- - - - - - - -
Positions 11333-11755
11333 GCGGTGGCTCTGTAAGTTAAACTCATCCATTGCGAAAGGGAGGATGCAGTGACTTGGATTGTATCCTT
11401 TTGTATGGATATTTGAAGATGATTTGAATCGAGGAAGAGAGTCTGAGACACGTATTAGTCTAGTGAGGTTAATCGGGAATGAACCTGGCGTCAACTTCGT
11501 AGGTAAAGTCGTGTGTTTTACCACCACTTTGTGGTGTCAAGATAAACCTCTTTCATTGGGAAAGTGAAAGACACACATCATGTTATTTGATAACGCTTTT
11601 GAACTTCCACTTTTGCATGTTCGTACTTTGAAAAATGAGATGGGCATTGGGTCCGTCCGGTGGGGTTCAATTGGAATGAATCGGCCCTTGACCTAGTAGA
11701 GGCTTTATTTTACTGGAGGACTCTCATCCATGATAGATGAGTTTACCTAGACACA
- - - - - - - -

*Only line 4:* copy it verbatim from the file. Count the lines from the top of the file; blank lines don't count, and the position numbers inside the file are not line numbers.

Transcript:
11501 AGGTAAAGTCGTGTGTTTTACCACCACTTTGTGGTGTCAAGATAAACCTCTTTCATTGGGAAAGTGAAAGACACACATCATGTTATTTGATAACGCTTTT